He led the Valley’s campaign to break from L.A. Now, his website is a refuge for the far-right
Jeff Brain knows a thing or two about tilting at the establishment. He did, after all, help lead the campaign that sought to create a city in the San Fernando Valley by breaking away about one third of Los Angeles’ population and nearly half of its land mass.
Now, the former leader of the Valley secession movement — which went down in defeat nearly two decades ago — is leading a different type of insurrection, this time in the social media sphere.
The 61-year-old Brain created CloutHub as an alternative to Twitter and Facebook, claiming that his startup will be more welcoming of diverse political views, less emotionally toxic and positioned to make money without selling the personal information of its members.
CloutHub has drawn a burst of media attention in recent weeks and a stream of new members, many of them refugees from Parler, the app where conservatives once congregated. Parler went dark last week after Apple and Google banned it from their app stores and Amazon removed it from its web platform for allegedly providing a haven for the violent extremism that exploded Jan. 6 at the U.S. Capitol.
The flight of some Parler-ites to CloutHub has bolstered Brain’s startup with new members, many of them offering paeans to the greatness of President Trump, recriminations about the allegedly “stolen” election, calls for “patriots” to fight back and QAnon-friendly fantasies about Trump remaining in power. One post Thursday, with 434 “likes,” depicted a 2016 conversation between the president of Ukraine and President-elect Joe Biden, featuring the comment “I hope they hang this bastard from the highest tree.”
QAnon is the baseless conspiracy theory that President Trump is battling a powerful group of elites who, among other crimes, run a child sex ring.
Launched a little more than a year ago, CloutHub has set company records for new members each day this week. Since the start of the year, it has roughly matched the daily downloads of the video-sharing upstart Rumble; both drew about half the number of app downloads of another competitor, MeWe, according to the analytics firm Apptopia.
Still, the mobile fan base for CloutHub has a long way to go to catch up with more established competitors. Through Tuesday, it was approaching half a million downloads to online devices since the start of last year, compared with 2.6 million for Rumble, 6.9 million for MeWe and 11 million for the now-sidelined Parler, Apptopia reported. (The figures do not include customers who use the sites on computers.) Twitter claims well over 100 million active users.
The rightward turn for CloutHub appears to be fueled by endorsements from prominent conservatives such as Fox Business Network host Lou Dobbs, former Washington Times editor John Solomon, actor (and onetime “Hercules”) Kevin Sorbo and former Trump campaign spokeswoman Katrina Pierson. Brain has added additional media oomph with appearances on right-tilting cable news outlets like Fox News, OAN and Newsmax.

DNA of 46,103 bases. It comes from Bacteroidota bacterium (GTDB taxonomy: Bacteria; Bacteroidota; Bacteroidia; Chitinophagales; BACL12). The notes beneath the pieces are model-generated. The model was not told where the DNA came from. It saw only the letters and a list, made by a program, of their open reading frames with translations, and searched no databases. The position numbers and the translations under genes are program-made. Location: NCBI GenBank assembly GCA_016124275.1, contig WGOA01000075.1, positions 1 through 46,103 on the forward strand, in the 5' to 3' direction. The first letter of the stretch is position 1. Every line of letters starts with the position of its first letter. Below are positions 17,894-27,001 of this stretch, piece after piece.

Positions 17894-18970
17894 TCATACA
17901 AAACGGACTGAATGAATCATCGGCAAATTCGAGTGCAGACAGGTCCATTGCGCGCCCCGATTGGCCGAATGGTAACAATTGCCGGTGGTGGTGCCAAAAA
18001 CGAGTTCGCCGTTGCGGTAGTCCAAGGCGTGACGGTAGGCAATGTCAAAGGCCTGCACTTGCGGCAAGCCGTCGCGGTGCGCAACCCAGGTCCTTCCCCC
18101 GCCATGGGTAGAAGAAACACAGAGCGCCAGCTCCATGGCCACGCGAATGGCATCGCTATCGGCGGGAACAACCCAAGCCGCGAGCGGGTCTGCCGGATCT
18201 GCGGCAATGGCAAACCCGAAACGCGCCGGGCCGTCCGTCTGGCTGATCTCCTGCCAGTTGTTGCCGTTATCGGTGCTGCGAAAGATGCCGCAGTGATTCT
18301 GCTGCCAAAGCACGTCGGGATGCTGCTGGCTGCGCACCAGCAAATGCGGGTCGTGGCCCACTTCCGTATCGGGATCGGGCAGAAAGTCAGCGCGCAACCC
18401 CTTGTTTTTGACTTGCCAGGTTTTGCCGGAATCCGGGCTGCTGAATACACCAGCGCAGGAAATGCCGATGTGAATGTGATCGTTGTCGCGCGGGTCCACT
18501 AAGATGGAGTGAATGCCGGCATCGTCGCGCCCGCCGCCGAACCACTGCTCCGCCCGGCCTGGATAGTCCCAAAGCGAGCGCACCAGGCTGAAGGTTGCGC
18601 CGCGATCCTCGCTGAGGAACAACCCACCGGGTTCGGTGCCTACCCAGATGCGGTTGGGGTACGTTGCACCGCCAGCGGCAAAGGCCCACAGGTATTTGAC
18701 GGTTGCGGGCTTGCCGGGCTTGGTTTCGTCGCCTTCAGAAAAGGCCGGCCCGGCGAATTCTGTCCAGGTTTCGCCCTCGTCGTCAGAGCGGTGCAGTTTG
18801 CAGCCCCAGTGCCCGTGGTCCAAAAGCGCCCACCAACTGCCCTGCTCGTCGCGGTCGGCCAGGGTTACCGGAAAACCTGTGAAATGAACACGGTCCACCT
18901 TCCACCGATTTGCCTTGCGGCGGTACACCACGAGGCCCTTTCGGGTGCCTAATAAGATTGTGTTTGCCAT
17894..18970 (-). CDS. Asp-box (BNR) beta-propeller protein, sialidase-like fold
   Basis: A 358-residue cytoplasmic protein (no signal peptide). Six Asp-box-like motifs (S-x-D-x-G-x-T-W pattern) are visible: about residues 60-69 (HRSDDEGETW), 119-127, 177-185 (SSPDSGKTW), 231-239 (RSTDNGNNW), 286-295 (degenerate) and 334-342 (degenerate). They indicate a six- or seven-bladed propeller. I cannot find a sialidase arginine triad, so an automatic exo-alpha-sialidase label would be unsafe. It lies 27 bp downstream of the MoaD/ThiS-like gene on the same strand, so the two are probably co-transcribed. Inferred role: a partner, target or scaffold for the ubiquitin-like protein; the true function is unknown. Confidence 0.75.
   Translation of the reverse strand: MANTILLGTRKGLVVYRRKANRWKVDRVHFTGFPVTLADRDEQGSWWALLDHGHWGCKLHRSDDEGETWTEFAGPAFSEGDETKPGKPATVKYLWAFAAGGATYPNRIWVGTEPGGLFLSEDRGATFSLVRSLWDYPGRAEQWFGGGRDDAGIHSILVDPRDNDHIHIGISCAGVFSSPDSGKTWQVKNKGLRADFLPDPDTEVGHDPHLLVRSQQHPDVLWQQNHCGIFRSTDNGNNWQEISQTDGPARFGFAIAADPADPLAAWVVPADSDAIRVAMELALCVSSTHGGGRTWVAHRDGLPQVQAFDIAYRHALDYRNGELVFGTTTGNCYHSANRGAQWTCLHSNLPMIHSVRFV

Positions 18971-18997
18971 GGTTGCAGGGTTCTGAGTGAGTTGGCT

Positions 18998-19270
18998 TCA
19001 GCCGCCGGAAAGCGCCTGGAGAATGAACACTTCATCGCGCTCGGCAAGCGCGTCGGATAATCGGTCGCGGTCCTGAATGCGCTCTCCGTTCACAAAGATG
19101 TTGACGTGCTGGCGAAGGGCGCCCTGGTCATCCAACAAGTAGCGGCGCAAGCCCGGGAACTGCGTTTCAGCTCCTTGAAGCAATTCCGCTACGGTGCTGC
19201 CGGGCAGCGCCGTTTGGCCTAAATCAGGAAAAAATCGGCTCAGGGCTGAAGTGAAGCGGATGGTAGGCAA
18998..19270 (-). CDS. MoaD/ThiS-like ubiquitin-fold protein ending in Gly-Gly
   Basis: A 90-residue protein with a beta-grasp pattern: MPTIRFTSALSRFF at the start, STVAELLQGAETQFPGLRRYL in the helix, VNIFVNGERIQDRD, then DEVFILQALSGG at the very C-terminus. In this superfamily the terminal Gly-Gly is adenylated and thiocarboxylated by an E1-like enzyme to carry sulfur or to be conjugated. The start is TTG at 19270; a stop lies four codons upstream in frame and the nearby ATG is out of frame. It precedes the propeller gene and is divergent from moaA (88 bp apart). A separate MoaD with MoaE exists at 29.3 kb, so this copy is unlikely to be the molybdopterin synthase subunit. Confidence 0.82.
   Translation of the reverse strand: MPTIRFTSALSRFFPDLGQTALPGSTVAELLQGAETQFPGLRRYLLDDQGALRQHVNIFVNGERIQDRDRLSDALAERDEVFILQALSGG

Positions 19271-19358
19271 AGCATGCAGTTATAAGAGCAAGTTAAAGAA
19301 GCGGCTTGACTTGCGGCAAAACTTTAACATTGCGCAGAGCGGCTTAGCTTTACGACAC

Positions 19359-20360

But the CloutHub founder said the site’s burst of conservative momentum is merely a quirk of timing, created when those on the right became alienated by Twitter and Amazon’s actions against Trump and Parler. Brain said he welcomes people from across the ideological spectrum to CloutHub.
“It would be a failure if it was deemed to be only a conservative site,” Brain said. “I’m trying to bring people together to find common ground and solve problems.”
He promised that the tone of the site would become more ideologically balanced over time. And he said he has invited liberals — such as actor Richard Dreyfuss, who has a nonprofit that teaches young people civics — to come to CloutHub. (The Dreyfuss Civics Initiative didn’t immediately respond to a request for comment.)
Much as he did in pitching Valley cityhood in the late 1990s and early 2000s, Brain touts CloutHub with a populist refrain.
“There are many serious challenges facing us and we need a place where the people can organize and work together to reclaim control,” Brain said in a recent note to new members. The “control” he referred to ranges from citizens claiming their power to consumers getting more of what they want from social media services previously known for “invading our privacy and selling our data,” Brain said.
Author and future theorist Andrew Keen has long decried the fever swamp of lies and conspiracy-mongering on social media. He believes many of the outlets, old and new, will wear out their welcome and wither away. But he’s also concerned with big tech and government solutions that attempt to control content.
“Let the market decide,” Keen argued. “If you don’t like it, don’t buy into it.”
It has been a long and somewhat circuitous route that brought Brain from his Long Island roots through a period as a Los Angeles realtor and civic activist to his new incarnation as entrepreneur and resident of a gated community in the hills of south Orange County.
Among his community activities was the founding of the annual Sherman Oaks Street Fair. He went on to a failed run for the Los Angeles City Council. (Campaign buttons featured a cape-wearing superhero, “Brain Man.”) Community leaders chose him in the late 1990s to head Valley VOTE, the secession campaign.
“He was a person who got things done,” said Richard Close, another leader of the Valley cityhood crusade. “He was really persistent, just great at the day-to-day.”